An Assessment of the California Health Information Technology Landscape in 2022

Summary of Key Findings

Walter Sujansky, Sujansky & Associates


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California has worked with the federal government for the last 12 years to support the state’s Medicaid providers in adopting and using electronic health record systems (EHRs). As part of this collaboration, the state was required to prepare and deliver a State Medicaid Health Information Technology (IT) Plan, which includes a Health IT Landscape Assessment describing California’s current health IT environment. The assessment reports on the state of health IT adoption and use among stakeholders, past trends in the adoption and use of health IT during the period of federal support, and remaining challenges in achieving full adoption and optimal use of health IT.

The latest version of the California Health IT Landscape Assessment was completed in early 2022 by researchers from the Clinical Informatics Improvement and Research group at the University of California, San Francisco, along with staff at the California Department of Health Care Services (DHCS). This brief is a summary of the assessment’s major findings.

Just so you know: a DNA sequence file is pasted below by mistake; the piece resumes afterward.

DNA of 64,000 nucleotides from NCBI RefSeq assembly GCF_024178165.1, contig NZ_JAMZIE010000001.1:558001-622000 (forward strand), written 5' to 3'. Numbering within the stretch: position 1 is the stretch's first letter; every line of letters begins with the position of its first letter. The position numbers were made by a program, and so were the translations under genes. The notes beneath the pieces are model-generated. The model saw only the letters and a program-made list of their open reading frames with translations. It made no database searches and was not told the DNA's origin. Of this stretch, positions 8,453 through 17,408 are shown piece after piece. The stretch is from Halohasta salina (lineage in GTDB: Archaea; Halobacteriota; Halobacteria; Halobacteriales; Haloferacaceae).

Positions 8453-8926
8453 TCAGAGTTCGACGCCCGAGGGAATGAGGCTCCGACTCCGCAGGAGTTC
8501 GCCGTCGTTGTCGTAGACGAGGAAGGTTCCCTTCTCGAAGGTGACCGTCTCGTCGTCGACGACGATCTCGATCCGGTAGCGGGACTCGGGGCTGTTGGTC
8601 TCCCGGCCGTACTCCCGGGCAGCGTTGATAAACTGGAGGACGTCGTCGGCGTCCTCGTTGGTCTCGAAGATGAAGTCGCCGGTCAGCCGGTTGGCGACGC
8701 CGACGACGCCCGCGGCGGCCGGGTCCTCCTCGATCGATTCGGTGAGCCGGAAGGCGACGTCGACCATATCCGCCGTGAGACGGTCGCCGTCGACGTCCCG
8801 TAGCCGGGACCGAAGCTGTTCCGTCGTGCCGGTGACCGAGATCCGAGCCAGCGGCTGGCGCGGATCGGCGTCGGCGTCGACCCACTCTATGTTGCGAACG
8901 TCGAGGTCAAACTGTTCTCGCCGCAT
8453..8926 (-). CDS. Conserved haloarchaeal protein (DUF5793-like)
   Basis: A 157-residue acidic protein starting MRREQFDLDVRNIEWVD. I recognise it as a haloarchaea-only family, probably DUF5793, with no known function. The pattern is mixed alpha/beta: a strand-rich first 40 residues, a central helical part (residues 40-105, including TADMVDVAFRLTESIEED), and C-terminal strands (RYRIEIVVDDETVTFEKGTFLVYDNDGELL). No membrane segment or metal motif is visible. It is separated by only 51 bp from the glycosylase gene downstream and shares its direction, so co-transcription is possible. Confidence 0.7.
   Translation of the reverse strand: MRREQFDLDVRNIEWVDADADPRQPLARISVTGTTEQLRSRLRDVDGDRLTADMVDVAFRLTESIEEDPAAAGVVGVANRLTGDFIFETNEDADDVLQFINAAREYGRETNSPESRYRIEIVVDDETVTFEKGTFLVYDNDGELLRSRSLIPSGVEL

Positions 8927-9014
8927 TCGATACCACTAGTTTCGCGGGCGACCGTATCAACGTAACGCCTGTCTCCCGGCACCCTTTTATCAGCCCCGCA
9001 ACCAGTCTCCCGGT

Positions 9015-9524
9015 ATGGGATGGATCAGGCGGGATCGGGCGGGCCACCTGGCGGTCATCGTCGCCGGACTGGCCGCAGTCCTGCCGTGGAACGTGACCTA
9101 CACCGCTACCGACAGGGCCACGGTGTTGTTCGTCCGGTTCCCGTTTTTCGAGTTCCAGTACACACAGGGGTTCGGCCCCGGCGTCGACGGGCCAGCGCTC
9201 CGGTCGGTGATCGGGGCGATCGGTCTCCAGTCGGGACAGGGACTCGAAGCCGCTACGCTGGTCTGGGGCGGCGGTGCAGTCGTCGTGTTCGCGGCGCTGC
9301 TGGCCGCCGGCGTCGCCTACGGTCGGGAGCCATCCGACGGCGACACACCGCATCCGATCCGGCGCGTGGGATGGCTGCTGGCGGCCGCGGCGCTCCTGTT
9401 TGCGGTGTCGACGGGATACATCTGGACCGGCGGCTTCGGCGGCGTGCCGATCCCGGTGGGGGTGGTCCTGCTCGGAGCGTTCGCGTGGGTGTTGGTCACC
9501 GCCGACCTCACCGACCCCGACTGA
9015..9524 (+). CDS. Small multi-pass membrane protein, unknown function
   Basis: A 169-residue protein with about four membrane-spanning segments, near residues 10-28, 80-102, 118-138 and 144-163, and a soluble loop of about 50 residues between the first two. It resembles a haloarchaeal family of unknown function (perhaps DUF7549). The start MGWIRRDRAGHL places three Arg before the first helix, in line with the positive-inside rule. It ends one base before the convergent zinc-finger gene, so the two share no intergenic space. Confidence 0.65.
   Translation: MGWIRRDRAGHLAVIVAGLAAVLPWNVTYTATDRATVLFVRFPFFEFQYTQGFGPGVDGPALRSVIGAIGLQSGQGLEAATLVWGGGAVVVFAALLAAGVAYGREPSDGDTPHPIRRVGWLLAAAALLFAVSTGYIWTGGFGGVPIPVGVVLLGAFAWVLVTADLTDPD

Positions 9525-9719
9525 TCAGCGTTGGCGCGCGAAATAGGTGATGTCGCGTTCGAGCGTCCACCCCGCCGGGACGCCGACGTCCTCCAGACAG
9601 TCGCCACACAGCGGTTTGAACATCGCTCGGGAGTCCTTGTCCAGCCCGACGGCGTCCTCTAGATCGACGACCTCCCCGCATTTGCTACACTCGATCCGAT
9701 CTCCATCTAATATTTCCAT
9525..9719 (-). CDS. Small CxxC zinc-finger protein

Key Findings

  • HITECH Act funding and the “meaningful use” programs significantly helped medical providers to adopt EHRs and gain the capabilities to exchange patient data electronically.
  • Although most hospitals and other eligible entities can send patient data electronically, the degree of data sharing and the value of data received can be improved.
  • Participation by health care providers in regional and local HIE organizations has grown substantially, but many HIOs face financial sustainability issues and other barriers.
  • The electronic exchange of public health data has improved, but provider organizations cite remaining barriers to effective electronic reporting and exchange that will need to be addressed by public health agencies.
  • The HITECH funding and meaningful use programs did little to increase EHR adoption and electronic data exchange for skilled nursing facilities, substance use disorder facilities, and nonmedical social service agencies. This leaves a notable gap in achieving the objectives of the CalAIM program, which the state may need to address.
  • Further policy measures and changes to regulations are required to facilitate and promote the electronic data exchange needed for state initiatives such as CalAIM.

About the Author

Walter Sujansky, MD, PhD, is the principal consultant at Sujansky & Associates, a California-based consulting firm that specializes in the analysis and design of EHRs, disease registries, and solutions for health information exchange. Sujansky is also an adjunct professor at the Center for Biomedical Informatics Research at the Stanford School of Medicine, and a health IT consultant for litigation involving intellectual property and medical malpractice.